Lightning Review

The Glass Universe by Dava Sobel


The Glass Universe

by Dava Sobel

The Glass Universe is the story of the women who worked for the Harvard Observatory from the mid-1800’s though the 1940’s. Like the women of Hidden Figures, these women were known as “human computers”. Under the leadership of Professor Edward Pickering, and later Harlow Shapley, these women catalogued the locations, relative brightness, and distances of stars. In the process, they discovered new stars and nebulas, created a classification system, and paved the way for the discovery that the universe is expanding.

Stylistically, The Glass Universe is the opposite of Hidden Figures, the book and movie about the African American women who worked as human computers for NASA. Hidden Figures keeps a tight focus on a small group of women. While it talks about their scientific work, the focus is on their lives.

The Glass Universe describes the scientific events that took place at Harvard Observatory in considerable detail, covering a large expanse of time. This means that while the book does a good job of demonstrating the number of women who contributed, and how and what they accomplished, it’s short on nuanced character descriptions of individual women. Even the women who are given specific page time, including Williamina Fleming, Annie Cannon, and Henrietta Leavitt, remain professionally recognized but personally enigmatic.

This book is a great resource for readers with an interest in women in science. The pictures alone are delightful. Just beware that the focus is on science rather than on biography. Annie Cannon, who was the only woman at an international forum on astronomy in 1913, may have the last word:

They sat at a long table, these men of many nations, and I was the only woman. Since I have done almost all the world’s work in this one branch, it was necessary for me to do most of the talking.

Carrie S

In the mid-nineteenth century, the Harvard College Observatory began employing women as calculators, or “human computers,” to interpret the observations their male counterparts made via telescope each night. At the outset this group included the wives, sisters, and daughters of the resident astronomers, but soon the female corps included graduates of the new women’s colleges—Vassar, Wellesley, and Smith. As photography transformed the practice of astronomy, the ladies turned from computation to studying the stars captured nightly on glass photographic plates.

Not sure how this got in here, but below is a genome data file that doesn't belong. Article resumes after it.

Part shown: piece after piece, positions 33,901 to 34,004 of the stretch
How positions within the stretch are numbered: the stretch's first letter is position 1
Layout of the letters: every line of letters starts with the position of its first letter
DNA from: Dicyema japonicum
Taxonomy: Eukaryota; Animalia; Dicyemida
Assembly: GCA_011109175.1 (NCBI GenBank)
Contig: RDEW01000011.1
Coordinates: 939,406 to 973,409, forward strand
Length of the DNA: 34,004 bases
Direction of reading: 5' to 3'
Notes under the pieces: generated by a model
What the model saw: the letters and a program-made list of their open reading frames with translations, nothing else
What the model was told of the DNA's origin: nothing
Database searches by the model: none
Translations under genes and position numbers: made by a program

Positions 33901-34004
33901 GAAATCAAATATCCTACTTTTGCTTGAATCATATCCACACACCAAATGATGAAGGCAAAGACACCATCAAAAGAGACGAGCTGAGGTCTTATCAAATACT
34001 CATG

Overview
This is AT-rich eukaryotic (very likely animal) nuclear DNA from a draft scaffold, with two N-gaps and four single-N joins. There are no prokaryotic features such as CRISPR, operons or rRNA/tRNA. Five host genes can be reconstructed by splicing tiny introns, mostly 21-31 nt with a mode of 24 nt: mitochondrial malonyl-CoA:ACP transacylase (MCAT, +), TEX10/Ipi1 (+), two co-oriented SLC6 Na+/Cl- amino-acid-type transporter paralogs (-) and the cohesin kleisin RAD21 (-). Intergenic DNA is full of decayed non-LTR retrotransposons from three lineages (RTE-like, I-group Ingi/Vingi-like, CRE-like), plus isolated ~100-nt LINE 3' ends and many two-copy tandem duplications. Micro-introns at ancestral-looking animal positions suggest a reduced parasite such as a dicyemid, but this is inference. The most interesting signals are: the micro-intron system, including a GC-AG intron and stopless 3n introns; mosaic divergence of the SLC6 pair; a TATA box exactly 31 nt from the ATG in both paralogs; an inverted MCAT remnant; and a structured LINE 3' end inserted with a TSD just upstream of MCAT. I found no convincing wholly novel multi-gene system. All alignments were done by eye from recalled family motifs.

The “glass universe” of half a million plates that Harvard amassed over the ensuing decades—through the generous support of Mrs. Anna Palmer Draper, the widow of a pioneer in stellar photography—enabled the women to make extraordinary discoveries that attracted worldwide acclaim. They helped discern what stars were made of, divided the stars into meaningful categories for further research, and found a way to measure distances across space by starlight. Their ranks included Williamina Fleming, a Scottish woman originally hired as a maid who went on to identify ten novae and more than three hundred variable stars; Annie Jump Cannon, who designed a stellar classification system that was adopted by astronomers the world over and is still in use; and Dr. Cecilia Helena Payne, who in 1956 became the first ever woman professor of astronomy at Harvard—and Harvard’s first female department chair.

Elegantly written and enriched by excerpts from letters, diaries, and memoirs, The Glass Universe is the hidden history of the women whose contributions to the burgeoning field of astronomy forever changed our understanding of the stars and our place in the universe.

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